So for the most part, the show spread those scarce action plots pretty thinly and was more concerned with the sailors’ private lives. Not to anywhere near the same extent as Soldier, Soldier was, but that was a great deal of the show. And if you promote the show as an action show and the action only turns up during the fourth episode, despite a nice try in the first episode, you’re not going to get the right kind of viewer – at least, not the kind that stays around for the next episode.
Despite the high budget, the omniprescent hardware, rare locations, and the action sequences, it also seems cheap. The title sequence looks like it cost thruppence ha’penny; the theme tune – which I kind of like all the same – has more than a few hints of the daytime TV about it; the series was the first major UK drama shot on the cheaper-than-cheap-looking mini DV format for logistical reasons – which shouldn’t be a problem since you can run it through a filter to give it a filmic look if you want, but Carlton didn’t – and most of the interior shots have a resultant Triangle feel to them, which is just horrifying. Nothing should ever remind you of Triangle.
When action does strike, it’s not like those Navy recruitment ads of brave sailors capturing pirates in the South Seas – it’s off the coast of Jersey. Again, a touch of the Triangles there, and if the show had ever reached second series, maybe that promised Caribbean deployment might have made things a touch more exotic.
All of these things probably put a few people off. Yet the show got ratings of four million, which ITV would be more than happy with these days for a summer show. As I said, I’m angry this got cancelled, because you really shouldn’t take up this much of the Royal Navy’s time and then not even bother to show the last three episodes or bother to promote it or schedule it properly.
It’s also pretty typical of the ITV of 2004 PG (pre-Grade) and David Liddiment to have taken a leaf from the American TV model of ruthlessness towards struggling shows and not from the BBC’s more nuturing approach. And that’s why they’re in the mess they’re in now.
For the most part, the plots are pretty serviceable and typically exploit just about every hoary navy cliché in the book. Since you’ll be able to watch them in a moment, I won’t spoil the episodes too much. But the series-long arc is the attempt to get the HMS Suffolk seaworthy after its captain and XO leave; there are sub-plots involving fraternisation between an officer and a rating, one of the crew who loses his bottle after a tragic accident, and an engineer who has to face up to being a father.
It’s quite clever, in fact, to set the whole thing during sea-worthiness trials since you get all the excitement of exocets and modern naval warfare, without the budget expenditure or the terrible injuries and deaths. Would a second series have been able to keep up the action levels?
To be slightly fair to ITV, the episodes definitely work together better as a series rather than individually, making Making Waves a show better watched on YouTube or a DVD than live. You can overlook the flaws in individual episodes that given a week might have been enough to put you off from watching the rest of the show. On the other hand, episode six almost feels like an afterthought, in which the results of the sea trials are announced and then there’s a families day on the ship. Can we say ‘plot thread resolution episode’ together?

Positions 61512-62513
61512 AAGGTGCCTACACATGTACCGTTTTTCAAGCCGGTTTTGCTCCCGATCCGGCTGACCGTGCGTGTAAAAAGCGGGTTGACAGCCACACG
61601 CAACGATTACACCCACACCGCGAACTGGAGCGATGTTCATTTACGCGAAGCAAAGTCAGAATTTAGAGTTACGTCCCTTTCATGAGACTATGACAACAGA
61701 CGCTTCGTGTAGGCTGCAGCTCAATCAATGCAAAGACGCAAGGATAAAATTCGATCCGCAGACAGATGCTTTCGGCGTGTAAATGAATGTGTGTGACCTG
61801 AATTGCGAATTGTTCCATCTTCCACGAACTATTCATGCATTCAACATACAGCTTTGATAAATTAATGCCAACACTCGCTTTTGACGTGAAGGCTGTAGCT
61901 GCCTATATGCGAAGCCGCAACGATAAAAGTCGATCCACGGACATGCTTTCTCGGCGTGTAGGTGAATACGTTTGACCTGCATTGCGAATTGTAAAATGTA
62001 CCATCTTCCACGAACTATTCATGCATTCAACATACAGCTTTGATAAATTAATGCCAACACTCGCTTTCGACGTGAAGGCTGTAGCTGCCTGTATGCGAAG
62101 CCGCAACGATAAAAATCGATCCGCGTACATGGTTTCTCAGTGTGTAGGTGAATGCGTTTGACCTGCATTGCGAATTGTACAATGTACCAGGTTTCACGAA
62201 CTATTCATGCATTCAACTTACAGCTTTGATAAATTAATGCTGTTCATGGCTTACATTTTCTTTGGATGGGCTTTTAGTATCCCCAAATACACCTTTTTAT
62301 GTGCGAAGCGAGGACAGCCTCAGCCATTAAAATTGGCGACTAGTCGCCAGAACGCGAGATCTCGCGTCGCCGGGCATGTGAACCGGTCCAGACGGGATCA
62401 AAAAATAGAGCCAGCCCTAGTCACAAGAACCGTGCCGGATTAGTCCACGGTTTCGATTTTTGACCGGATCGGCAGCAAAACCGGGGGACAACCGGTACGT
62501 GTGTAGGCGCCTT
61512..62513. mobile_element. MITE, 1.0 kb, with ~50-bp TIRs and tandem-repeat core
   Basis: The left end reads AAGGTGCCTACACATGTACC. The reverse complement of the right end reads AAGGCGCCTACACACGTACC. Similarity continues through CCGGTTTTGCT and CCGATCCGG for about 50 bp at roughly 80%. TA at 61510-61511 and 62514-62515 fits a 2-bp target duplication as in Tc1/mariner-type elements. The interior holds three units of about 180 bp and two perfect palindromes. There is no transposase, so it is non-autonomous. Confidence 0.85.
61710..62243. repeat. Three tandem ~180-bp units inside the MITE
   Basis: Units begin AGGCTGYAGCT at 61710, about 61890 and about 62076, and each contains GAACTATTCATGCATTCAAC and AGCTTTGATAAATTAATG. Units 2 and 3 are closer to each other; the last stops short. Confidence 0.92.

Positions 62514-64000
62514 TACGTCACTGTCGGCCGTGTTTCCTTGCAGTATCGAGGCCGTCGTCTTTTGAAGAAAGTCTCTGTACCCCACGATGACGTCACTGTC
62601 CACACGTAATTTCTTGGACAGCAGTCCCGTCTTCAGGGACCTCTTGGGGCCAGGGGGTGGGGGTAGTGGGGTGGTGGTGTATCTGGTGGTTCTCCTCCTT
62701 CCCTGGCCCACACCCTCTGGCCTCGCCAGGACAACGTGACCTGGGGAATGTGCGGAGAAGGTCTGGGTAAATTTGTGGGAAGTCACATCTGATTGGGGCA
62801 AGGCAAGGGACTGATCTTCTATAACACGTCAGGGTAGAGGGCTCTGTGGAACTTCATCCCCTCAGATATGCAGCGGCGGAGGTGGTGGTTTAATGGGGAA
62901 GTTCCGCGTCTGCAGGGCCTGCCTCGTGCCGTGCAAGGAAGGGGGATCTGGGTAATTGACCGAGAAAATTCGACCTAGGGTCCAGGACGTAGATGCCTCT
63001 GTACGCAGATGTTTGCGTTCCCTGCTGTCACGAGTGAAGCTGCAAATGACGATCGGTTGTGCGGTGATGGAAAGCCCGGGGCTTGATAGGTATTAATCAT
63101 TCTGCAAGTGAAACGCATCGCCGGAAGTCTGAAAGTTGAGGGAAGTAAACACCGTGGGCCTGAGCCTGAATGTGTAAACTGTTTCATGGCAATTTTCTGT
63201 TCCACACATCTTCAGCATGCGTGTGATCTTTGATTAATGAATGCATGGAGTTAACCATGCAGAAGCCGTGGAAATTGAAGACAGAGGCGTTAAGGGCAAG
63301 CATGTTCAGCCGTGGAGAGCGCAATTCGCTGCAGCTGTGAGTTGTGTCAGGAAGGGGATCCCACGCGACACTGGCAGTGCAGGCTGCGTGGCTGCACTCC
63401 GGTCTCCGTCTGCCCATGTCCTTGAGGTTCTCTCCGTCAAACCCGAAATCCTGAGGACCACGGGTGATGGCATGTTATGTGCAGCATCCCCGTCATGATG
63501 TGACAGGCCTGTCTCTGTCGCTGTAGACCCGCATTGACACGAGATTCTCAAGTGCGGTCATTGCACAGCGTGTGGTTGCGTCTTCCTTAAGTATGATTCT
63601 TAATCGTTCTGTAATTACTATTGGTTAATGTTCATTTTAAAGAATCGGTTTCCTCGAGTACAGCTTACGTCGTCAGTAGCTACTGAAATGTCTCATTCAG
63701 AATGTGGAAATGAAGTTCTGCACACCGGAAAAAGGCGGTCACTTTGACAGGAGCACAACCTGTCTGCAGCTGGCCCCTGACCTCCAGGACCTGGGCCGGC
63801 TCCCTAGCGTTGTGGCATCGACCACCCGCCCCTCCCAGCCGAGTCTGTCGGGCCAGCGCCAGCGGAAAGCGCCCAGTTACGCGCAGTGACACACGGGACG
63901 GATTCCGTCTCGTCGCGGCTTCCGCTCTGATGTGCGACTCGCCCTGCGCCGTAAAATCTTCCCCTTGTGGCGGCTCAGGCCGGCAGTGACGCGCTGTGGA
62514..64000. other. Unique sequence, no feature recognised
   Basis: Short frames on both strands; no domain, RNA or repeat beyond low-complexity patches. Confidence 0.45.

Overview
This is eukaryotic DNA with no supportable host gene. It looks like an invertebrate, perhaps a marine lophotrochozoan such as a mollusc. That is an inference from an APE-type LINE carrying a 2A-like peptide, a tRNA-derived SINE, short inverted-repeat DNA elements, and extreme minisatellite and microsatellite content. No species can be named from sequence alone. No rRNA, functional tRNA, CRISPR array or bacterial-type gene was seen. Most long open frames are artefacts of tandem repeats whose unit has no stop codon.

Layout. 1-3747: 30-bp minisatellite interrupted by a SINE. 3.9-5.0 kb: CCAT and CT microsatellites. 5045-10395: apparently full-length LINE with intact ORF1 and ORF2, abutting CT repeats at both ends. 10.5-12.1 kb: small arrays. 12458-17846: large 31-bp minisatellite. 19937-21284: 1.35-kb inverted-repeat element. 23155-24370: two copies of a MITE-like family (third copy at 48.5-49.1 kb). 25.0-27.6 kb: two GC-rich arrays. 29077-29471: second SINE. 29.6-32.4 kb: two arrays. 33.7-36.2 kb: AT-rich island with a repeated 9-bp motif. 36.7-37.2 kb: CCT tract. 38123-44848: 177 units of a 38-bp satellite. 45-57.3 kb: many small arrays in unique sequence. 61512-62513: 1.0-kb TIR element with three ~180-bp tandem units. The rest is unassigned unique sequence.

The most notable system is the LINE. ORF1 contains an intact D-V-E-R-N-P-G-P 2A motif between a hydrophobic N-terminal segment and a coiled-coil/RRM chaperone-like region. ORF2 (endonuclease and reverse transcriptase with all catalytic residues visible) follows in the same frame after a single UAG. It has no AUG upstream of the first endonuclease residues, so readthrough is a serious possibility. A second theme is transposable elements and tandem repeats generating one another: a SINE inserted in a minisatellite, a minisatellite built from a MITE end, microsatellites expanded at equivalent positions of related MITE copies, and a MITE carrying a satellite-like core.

Again, we suffer from first-episode issues here. Most of the characters are stereotypes or issues in disguise. We have the Scottish captain (tough, slightly humourless, dour, but fair); we have the female officer who’s unsure about her future in the navy because of her conflicting personal life; the novice rating who quickly settles in; the Scouse scally; the slightly miserable Welshman; the slightly floozy Welshwoman and so on. But after the first episode they start to lose the two-dimensions of the set-up and become more interesting. Some of them even become likeable, including Ferns who’s pretty good in a lead role that doesn’t involve being pure evil, it turns out. Few of them manage to learn how to act though.
Which is what most people are here for, understandably (except for fans of Scottish actors such as Alex Ferns). Quite an un-glam role for her here, in her first TV series, and she gets to be Welsh, too. It’s a bit of a shame that she’s the novice rating who’s a bit lacking in confidence and needs to be the Everywoman point of identification and recipient of plot information, since her character retrospectively looks an awful lot like "what if Stacey had joined the Navy?"
But for all the role’s lack of definition – there’s barely a line of background information about her, why she joined up, where she’s from, etc – and occasionally being the thankless instrument of the plot, she’s an action adventure heroine, which is a definite Good Thing.
She’s beating up members of the HMS Wessex down the pub (never have you seen someone so sheepish after knocking the crap out of someone in a pub fight).
Jumping in and out of boats to rescue people
Swimming to fix leaks underwater
Defending lesbians’ right to protest against nuclear waste and not be sat on by sailors
Representing the Suffolk in a boxing match
Repelling the advances of lesbians in the locker room afterwards. Blimey there are a lot of lesbians round here, aren’t there?
And finally as a gym bunny
In a minute, because of my dedication to the art of blogging, journalistic thoroughness, etc, you can see all six episodes on YouTube, bunged together into six playlists for your ease of viewing (although I’d recommend TubeSocking them). Aren’t I great?
PS Don’t s’pose anyone can do me a copy of the DVD could they? Then I could up the picture quality for y’all and you could see what’s going on.
PPS The following fine naval puns were discarded at the editing stage: "never found its sea legs"; "All was not ship shape and Bristol fashion", "Didn’t like the cut of its jib", "Hang them from the yard arm"
Next time: (after a review of Fat Pig, once I’ve been to see it) We’ve done period drama; we’ve done naval drama; how about naval period drama? Yes, it’s time for To the Ends of the Earth.